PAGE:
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Congressman Clarifies U.S. INF Concerns
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Tom Z. Collina

A U.S. congressman provided new details in late April about the Obama administration’s allegation that Russia may be breaching a key U.S.-Russian arms control treaty, stating that Moscow may have tested a cruise missile from a prohibited launcher.

At a joint April 29 hearing of two House Foreign Affairs Committee panels, Rep. Brad Sherman (D-Calif.) said that Russia claims to have tested an intermediate-range missile for use at sea, which is allowed under the 1987 Intermediate-Range Nuclear Forces (INF) Treaty, but that Moscow used “what appears to be an operational, usable ground-based launcher,” which is not allowed. Sherman said that “it appears as if [the Russians] were developing a ground-based capacity for this intermediate missile.”

The INF Treaty permanently bans U.S. and Russian ground-launched ballistic or cruise missiles capable of traveling 500 to 5,500 kilometers; it does not cover sea-based missiles. According to the treaty, a cruise missile can be developed for use at sea if it is test-launched “from a fixed land-based launcher which is used solely for test purposes and which is distinguishable from” operational ground-based cruise missile launchers.

Testing an intermediate-range cruise missile from a ground-based launcher that is not distinguishable from operational launchers, as well as testing from a mobile launcher, would be a violation of the treaty.

Sherman said that Russia is allowed to test sea-launched cruise missiles from a ground-based launcher unless “that ground-based launcher would be the effective launcher to use in case hostilities broke out.”

Anita Friedt, principal deputy assistant secretary of state for nuclear and strategic policy, said at the hearing that the United States has “very serious concerns” that “Russia is developing a ground-launched cruise missile that is inconsistent with” the INF Treaty. She did not confirm or deny Sherman’s description of the alleged violation.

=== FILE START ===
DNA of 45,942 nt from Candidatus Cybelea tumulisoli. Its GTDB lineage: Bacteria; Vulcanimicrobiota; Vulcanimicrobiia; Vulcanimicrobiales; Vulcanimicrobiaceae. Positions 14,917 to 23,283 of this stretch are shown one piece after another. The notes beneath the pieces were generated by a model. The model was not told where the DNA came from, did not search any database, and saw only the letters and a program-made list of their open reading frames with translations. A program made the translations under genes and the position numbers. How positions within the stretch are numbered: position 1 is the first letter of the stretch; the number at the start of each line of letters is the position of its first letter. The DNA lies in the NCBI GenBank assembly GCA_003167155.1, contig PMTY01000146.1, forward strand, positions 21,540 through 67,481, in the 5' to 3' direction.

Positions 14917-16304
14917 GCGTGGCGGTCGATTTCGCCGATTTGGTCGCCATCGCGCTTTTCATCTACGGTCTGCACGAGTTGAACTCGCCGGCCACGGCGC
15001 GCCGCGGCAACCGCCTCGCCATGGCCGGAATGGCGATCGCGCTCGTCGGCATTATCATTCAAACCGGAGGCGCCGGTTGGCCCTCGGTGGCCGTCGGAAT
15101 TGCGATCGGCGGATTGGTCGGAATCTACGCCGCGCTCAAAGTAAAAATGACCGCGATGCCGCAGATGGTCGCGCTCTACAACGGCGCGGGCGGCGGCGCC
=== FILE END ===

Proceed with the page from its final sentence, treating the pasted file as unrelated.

The State Department made its concerns public for the first time in January after months of speculation. (See ACT, March 2014.) The Obama administration is expected to release its annual report on arms control compliance, including a determination on Russia’s possible INF violation, in the near future.

In May 9 comments to the Defense Writers Group, Rose Gottemoeller, undersecretary of state for arms control and international security, said she would not expect the issue “to drag on for years” and that it was “ripe for resolution.”

Conservatives in the House of Representatives are seeking to use Russia’s actions on the INF Treaty to block other arms control agreements. On May 22, the House voted 233-191 to approve an amendment to the fiscal year 2015 National Defense Authorization Act that would prevent funding for implementation of the 2010 New Strategic Arms Reduction Treaty (New START) until Russia “is no longer taking actions that are inconsistent with the INF Treaty,” among other conditions.

Rep. Doug Lamborn (R-Colo.), who sits on the House Armed Services Strategic Forces Subcommittee, introduced the amendment, which was supported by seven Democrats and 226 Republicans.

The Senate Armed Services Committee passed its version of the defense bill May 22 with a provision requiring the secretary of defense to notify the Senate of potential violations of arms control agreements.

Some Republican senators have criticized the administration for its handling of the potential INF Treaty violation, saying the executive branch withheld information that was relevant to the Senate debate on New START in late 2010. The administration has said it did provide information on the alleged breach during that time. (See ACT, April 2014.)

At the April 29 hearing, neither Sherman nor the State Department identified what type of cruise missile Russia might be testing or the type of launcher, but unconfirmed reports have focused on Russia’s R-500 Iskander-K. That system, reportedly first tested in 2007, would use a road-mobile launcher, as the Iskander-M does. The latter is a short-range, nuclear-capable ballistic missile that Russia has said it plans to deploy near NATO member countries in response to U.S. missile defense plans. (See ACT, January/February 2014.)

Previous reports had focused on Russia’s RS-26 ballistic missile, which Moscow has reportedly flight-tested at intermediate ranges. But because the RS-26 has also been tested at ranges greater than 5,500 kilometers, it is considered by both sides to be an intercontinental ballistic missile and therefore covered and allowed by New START.

Regarding this allegation, Sherman said at the hearing that “it seems clear it is a long-range missile” and thus not covered by the INF Treaty.

Posted: June 2, 2014